Twitter is often viewed as a fairly limited means of communication, forcing its users to transmit simple, terse 140-character messages to their followers, compressing and trimming language to create anodyne, bite-sized chunks, but in an article for The Guardian this week, the poet Carol Ann Duffy argues that texting and tweeting are brilliantly creative tools for helping people think more carefully about how they're communicating.
"The poem is a form of texting ... it's the original text," says Carol Ann Duffy. "It's a perfecting of a feeling in language – it's a way of saying more with less, just as texting is. We've got to realise that the Facebook generation is the future – and, oddly enough, poetry is the perfect form for them. It's a kind of time capsule – it allows feelings and ideas to travel big distances in a very condensed form."
It's an appealing argument and one that I think is very true. Writing creatively is not so much about writing as much as you can in as flowery and dense form as possible but finding the best ways to say what you want to say. Sometimes, the process of editing yourself down to fewer words, or finding a new combination of words, is exactly what you need to make yourself a clearer communicator. Poetry is often prized for its sparing use of telling words, and tweets can be like that too, honing the editing skills of their senders.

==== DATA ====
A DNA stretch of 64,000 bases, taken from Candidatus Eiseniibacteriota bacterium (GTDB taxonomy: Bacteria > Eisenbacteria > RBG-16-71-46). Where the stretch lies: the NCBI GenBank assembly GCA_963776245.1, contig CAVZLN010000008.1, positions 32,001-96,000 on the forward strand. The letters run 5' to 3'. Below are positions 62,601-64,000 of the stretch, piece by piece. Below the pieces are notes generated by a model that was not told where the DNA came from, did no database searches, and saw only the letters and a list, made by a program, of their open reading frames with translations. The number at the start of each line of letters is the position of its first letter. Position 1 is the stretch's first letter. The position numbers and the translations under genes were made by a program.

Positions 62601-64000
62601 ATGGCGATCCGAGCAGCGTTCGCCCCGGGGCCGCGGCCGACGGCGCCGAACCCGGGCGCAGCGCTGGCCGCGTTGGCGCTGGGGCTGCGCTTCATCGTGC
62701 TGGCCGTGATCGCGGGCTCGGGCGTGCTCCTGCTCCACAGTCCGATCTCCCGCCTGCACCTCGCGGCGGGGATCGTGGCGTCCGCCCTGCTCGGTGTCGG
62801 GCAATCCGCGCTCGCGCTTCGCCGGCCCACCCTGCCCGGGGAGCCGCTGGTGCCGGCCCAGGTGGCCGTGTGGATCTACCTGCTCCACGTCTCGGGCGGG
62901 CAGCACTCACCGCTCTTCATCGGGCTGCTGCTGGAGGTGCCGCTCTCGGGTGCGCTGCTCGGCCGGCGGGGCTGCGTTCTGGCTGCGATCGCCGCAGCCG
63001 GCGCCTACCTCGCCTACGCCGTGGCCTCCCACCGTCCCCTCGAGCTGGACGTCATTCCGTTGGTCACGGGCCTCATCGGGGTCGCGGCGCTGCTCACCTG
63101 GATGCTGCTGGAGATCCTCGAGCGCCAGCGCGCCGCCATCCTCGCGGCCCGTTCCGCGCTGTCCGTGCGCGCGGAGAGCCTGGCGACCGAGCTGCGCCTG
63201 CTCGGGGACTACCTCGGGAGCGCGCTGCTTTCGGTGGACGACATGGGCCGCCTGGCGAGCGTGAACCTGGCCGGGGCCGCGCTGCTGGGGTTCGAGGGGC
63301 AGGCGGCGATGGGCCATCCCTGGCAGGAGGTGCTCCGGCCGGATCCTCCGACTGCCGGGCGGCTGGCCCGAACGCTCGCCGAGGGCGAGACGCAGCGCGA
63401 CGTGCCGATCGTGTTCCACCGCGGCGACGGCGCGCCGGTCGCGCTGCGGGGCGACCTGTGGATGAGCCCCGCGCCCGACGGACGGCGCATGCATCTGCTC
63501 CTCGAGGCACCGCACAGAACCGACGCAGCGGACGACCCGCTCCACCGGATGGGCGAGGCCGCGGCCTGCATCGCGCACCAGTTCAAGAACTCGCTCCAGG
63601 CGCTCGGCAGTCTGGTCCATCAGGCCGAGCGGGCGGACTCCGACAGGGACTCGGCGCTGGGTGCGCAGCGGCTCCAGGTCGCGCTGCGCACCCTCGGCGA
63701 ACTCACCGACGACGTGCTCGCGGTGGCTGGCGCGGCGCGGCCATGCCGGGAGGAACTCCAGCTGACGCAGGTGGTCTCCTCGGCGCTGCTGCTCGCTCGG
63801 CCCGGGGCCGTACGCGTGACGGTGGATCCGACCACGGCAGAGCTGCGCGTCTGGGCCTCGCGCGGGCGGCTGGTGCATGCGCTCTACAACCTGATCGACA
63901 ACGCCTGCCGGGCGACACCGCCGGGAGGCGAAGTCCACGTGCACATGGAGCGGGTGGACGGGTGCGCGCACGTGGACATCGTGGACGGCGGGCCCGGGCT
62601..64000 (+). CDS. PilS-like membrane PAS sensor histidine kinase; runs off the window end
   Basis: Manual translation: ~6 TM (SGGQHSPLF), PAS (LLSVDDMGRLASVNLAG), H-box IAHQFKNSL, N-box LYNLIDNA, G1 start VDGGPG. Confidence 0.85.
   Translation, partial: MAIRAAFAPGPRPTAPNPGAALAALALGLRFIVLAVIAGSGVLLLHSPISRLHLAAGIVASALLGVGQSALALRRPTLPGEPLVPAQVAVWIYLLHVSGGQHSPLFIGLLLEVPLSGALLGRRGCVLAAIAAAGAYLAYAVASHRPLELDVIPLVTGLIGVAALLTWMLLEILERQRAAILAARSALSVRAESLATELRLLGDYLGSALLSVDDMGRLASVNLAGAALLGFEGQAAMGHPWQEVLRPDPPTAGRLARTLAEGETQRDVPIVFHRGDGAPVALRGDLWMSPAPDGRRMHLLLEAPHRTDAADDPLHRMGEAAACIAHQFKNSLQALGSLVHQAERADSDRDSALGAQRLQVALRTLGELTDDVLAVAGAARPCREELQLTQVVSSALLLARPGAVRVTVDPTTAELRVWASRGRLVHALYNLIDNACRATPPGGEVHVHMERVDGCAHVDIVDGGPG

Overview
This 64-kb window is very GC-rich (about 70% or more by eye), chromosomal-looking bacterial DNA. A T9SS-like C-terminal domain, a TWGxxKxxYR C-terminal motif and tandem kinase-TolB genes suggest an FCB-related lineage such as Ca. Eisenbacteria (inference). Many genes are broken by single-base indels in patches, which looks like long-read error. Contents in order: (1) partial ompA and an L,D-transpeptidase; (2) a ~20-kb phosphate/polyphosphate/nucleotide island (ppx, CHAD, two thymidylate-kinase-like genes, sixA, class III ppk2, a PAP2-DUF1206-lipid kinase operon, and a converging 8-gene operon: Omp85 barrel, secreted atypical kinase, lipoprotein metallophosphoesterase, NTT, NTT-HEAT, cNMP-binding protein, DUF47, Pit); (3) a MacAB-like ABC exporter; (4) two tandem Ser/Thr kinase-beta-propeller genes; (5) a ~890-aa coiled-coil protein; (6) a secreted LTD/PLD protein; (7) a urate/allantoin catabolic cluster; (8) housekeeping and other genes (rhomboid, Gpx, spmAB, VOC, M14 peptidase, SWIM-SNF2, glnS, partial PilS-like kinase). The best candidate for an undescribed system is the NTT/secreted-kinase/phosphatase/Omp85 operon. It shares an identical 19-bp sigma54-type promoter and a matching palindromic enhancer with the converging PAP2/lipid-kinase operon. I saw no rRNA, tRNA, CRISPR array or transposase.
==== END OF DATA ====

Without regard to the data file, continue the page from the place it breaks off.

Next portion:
Inspired by this (if slightly confused: Duffy was talking more about texting than tweeting) The Guardian has launched its own Twitter poetry challenge which you can find here.
Another creative dimension to Twitter is covered by the BBC News magazine where the new words inspired by Twitter are surveyed. We get: tweeple (or tweeps), a blend of Twitter and people; tweet cred, a compound of tweet and street cred; and twisticuffs (my favourite), a blend of Twitter and fisticuffs, in other words a fight on Twitter.
Exploring the tw- unit (sound? morpheme?) in more depth, the article goes on to look at other words formed with the same letters and makes the point that many of them are deliberately playful, perhaps suggesting that there's something inherently silly in the sound.